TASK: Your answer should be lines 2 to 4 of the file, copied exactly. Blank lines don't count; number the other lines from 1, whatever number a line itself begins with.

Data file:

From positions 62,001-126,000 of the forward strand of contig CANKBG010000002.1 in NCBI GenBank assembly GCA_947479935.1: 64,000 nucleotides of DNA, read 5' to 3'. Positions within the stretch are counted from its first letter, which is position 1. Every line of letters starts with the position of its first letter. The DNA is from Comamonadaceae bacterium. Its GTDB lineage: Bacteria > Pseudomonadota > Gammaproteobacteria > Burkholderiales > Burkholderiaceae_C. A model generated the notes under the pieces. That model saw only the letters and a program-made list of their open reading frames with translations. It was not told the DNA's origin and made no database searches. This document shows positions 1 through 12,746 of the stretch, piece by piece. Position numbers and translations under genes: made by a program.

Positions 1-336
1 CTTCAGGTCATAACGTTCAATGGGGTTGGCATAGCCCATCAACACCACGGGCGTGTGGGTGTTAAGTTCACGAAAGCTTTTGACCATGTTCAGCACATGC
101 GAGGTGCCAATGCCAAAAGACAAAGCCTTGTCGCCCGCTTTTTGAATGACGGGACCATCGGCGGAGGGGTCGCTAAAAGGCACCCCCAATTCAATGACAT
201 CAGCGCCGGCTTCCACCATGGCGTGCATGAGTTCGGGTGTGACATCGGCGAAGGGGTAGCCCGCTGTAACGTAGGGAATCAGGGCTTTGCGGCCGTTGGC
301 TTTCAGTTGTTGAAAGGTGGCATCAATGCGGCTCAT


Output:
Positions 1-336
1 CTTCAGGTCATAACGTTCAATGGGGTTGGCATAGCCCATCAACACCACGGGCGTGTGGGTGTTAAGTTCACGAAAGCTTTTGACCATGTTCAGCACATGC
101 GAGGTGCCAATGCCAAAAGACAAAGCCTTGTCGCCCGCTTTTTGAATGACGGGACCATCGGCGGAGGGGTCGCTAAAAGGCACCCCCAATTCAATGACAT